Europe’s most active deeptech investor, the European Innovation Council, needs more tools to serve a greater set of startups, including bigger cheques for deeptech companies, its new boss told Sifted in an interview.
The EIC is one of EU’s main instruments to boost innovation across the continent and has a budget of more than €10bn to provide a combination of tech transfer and grant support for researchers and grants and equity funding for startups and scaleups, under three separate schemes.
Despite its impressive portfolio of programmes, "the EIC toolbox can be larger", said Michiel Scheffer, who took over the presidency of the fund’s board at the beginning of this month.
Scheffer — a founder, former minister and angel investor — takes the helm of the organisation as it tries to regain the trust of Europe’s entrepreneurs. The organisation has struggled with severe operational problems and delays in payments, which have pushed some startups to the brink of bankruptcy. The EIC even handed over responsibility for final investment decisions to a private investor, Alter Domus, and due diligence responsibilities to the European Investment Bank (EIB).
Larger tickets to companies
One of the priorities for his term, Scheffer says, is to find ways to issue larger tickets to companies; right now, the EIC on its own can invest up to €15m.
“For big challenges, like battery autonomy, hydrogen, photonics, larger tickets are needed.”
He says his goal is to improve the environment for European businesses to scale up, and he can do it by cooperating with other European institutions and with the private market.
“We have to look much more at how to bring in private capital, how to bring in institutional investors,” he says. “That requires the EIC to become a player in the capital markets, and to relate to those players in the capital markets. So that's very important work for me.”
He also has other ideas for the EIC’s toolbox. “What about a combination of grants and guarantees? We don't have a tool yet where an investment has a strong [physical] collateral… What we see in some markets, for example in semiconductors, what is required is a foundry… We could develop tools for shared facilities,” he says, mentioning sectors like photonics and protein refineries that could benefit from the solution.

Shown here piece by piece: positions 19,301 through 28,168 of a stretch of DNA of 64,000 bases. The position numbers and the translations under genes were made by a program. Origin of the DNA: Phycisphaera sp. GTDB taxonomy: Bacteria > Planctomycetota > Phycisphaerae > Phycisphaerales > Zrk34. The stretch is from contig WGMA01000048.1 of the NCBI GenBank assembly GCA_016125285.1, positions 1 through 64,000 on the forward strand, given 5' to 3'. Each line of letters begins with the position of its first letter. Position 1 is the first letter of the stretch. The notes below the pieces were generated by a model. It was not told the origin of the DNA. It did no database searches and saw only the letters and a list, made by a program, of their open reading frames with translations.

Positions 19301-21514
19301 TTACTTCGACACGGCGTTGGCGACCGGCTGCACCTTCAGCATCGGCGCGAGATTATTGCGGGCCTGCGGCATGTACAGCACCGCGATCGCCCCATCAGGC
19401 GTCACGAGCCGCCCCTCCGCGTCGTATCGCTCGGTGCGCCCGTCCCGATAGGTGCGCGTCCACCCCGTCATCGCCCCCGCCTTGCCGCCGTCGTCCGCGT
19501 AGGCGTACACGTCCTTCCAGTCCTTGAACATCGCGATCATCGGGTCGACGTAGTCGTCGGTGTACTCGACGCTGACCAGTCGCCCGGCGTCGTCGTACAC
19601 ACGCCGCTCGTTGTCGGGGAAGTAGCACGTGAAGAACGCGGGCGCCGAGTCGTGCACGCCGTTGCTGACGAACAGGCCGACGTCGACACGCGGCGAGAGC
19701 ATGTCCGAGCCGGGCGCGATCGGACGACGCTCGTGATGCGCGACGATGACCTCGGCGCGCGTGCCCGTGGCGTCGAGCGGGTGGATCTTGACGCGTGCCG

Scheffer’s other goal is to make sure the EIC investment is more evenly distributed across Europe. For now, the majority of successful applicants come from western Europe.
“The EIC is only as effective as the national ecosystems,” he says. “There're big differences in the quality of applications and the success of applications [among countries].”
He says it has “nothing to do with the quality of entrepreneurs,” but rather that some ecosystems are better trained for the application process. Now the EIC will focus on helping certain ecosystems get better at applying.
He adds that by the end of next year, he wants to have at least five startups in each country receiving equity or grant money from the EIC. “There should be a critical mass of companies having successfully got accelerator funding.”
One European family
Scheffer says the cooperation on investment with other parties will also be key.
“As a whole European family, we need to have a good offer that goes from the very early beginning to the large scale,” he says. “We have the duty of working well together so that the beneficiaries are not hindered by bureaucratic differences.
“Whether it’s EIC, or EIT [The European Institute of Innovation & Technology], or EIB, or EIF or ERDF, it's all Europe. We have one big brand — that’s Europe. That's like Unilever: it's wise to have a different brand for ice creams and for soap.
"I see the EIC and EIB as different brands. What should be clear is that if you enter, at one or the other door, you will get something else."